Thursday, May 28, 2015

Stylized Sketching Helps Me Capture My Cats! Finally!

For another adventure in stylized drawings and overcoming my creative blocks in sketchbook scribbling, I decided to have a new go at drawing my cats.

For me, if dogs are hard, cats are impossible.  I hardly even try, they are so impossible.

Does anyone else out there have a problem drawing cats?

Anyhow, as I've shared in the last few posts, I've enjoyed drawing highly stylized scribbles of my dogs because by focusing on the style instead of on any sort of likeness, I am actually succeeding at catching some of the nature of the beasts!

First up with my cats, I continued with the high contrast drawings.  After drawing my earlier dog portraits with a fine line marker (and spending forever filling in the big blocks of black) I used a plain old medium point Sharpie and some marker paper for this portrait of my cat, Hattie.

Scribbling success for me, right here.  This took me only a few minutes to draw (always important, because on many days, I only have a few minutes to stop and really pay attention to the world around me).  And, hey, it looks like an actual cat!  Huzzah!!

Most importantly, thought, this scribble captures a bit of Hattie's indomitable personality.  Hattie is a large presence, both physically and psychologically.  Frankly, she is queen of the house.  And as such, she believes that all boxes should accommodate her.  I see that in this sketch and it makes me smile.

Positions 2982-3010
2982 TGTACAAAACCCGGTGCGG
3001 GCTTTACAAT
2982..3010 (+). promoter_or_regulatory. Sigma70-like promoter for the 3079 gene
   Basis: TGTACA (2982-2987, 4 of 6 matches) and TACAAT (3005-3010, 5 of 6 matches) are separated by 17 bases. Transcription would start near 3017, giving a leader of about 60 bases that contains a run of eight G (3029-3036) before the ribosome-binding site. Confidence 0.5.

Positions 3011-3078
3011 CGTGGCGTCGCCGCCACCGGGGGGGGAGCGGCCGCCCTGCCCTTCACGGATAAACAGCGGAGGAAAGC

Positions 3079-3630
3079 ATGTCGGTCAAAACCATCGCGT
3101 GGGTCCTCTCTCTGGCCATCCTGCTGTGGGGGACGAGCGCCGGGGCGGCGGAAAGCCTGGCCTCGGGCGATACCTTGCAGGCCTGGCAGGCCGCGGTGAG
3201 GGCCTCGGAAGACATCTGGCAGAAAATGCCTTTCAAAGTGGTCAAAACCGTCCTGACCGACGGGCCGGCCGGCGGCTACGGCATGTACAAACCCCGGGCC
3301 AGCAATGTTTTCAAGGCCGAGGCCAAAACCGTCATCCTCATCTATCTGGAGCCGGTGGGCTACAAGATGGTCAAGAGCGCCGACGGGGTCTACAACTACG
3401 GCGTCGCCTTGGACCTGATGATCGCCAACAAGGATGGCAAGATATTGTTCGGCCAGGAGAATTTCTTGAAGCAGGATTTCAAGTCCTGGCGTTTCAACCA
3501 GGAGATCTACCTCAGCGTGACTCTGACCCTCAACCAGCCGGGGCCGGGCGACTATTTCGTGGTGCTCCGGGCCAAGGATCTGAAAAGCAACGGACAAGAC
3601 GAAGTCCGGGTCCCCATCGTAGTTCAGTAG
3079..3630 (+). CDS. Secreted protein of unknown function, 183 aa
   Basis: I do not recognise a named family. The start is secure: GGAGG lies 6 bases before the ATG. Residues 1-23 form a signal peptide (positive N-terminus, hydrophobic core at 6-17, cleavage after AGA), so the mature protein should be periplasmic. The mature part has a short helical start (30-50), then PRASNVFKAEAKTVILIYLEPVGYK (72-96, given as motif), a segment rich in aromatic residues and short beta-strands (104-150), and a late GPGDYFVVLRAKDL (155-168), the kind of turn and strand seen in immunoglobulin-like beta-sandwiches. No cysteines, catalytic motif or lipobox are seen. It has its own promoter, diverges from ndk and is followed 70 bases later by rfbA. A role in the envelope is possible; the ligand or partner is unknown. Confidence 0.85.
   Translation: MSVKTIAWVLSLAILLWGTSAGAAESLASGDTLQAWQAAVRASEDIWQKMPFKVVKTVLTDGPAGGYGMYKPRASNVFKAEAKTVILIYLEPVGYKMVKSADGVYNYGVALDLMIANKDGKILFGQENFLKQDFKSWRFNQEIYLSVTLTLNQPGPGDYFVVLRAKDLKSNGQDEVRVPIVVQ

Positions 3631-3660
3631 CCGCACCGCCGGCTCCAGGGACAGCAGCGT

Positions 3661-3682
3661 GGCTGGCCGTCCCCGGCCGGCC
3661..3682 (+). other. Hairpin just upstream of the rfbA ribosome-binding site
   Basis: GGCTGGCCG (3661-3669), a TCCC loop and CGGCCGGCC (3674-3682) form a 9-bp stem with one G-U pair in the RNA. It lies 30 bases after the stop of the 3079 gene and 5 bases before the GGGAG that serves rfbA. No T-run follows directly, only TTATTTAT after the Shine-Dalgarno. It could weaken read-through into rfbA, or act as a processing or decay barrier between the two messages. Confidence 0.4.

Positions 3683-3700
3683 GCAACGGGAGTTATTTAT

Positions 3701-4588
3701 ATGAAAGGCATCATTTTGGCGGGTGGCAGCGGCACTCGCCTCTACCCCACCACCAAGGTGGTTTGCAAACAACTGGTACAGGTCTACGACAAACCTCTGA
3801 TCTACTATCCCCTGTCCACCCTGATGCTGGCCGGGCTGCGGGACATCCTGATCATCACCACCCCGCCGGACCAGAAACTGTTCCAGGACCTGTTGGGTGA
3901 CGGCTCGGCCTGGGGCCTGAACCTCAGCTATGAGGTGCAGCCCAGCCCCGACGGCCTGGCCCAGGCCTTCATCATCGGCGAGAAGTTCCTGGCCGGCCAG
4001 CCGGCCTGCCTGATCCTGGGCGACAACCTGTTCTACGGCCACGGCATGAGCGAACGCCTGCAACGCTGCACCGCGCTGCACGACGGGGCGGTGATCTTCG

My other cat, Tim, is another story entirely.   For one thing, he is striped and orange and thus, wouldn't fare well in a highly graphic black and white drawing.

For another thing, he is the household sprite.  Nothing ever bothers him.  All is always well.  He derives pleasure and entertainment from everyone and everything.  Frankly, everyone in the world needs "more Tim."  

I wanted to do a stylized drawing, but it needed to be lighter in spirit and tone than the one of Hattie.

So I dug out some of my old cartooning books to get myself in a different sort of graphic frame of mind, and then drew this in under five minutes.

It took me a bit longer to watercolor it, because every layer had to dry before I could put on another. 

Now, does this look like Tim?  Not realistically, of course, no.  But does it capture a big part of Tim's personality?  Yes!!  Especially because he really does sit on or near that cabinet with an ever-hopeful look on his face almost every single evening.  Ten years from now, I know that this silly cartoon scribble of my cat will bring back everything about him that I adore now.

Well, that's probably enough of stylized drawings of my pets for a while!  Still, I hope you have found some useful ideas here for drawing your own pets, or for smashing through your creative sketching blocks. 

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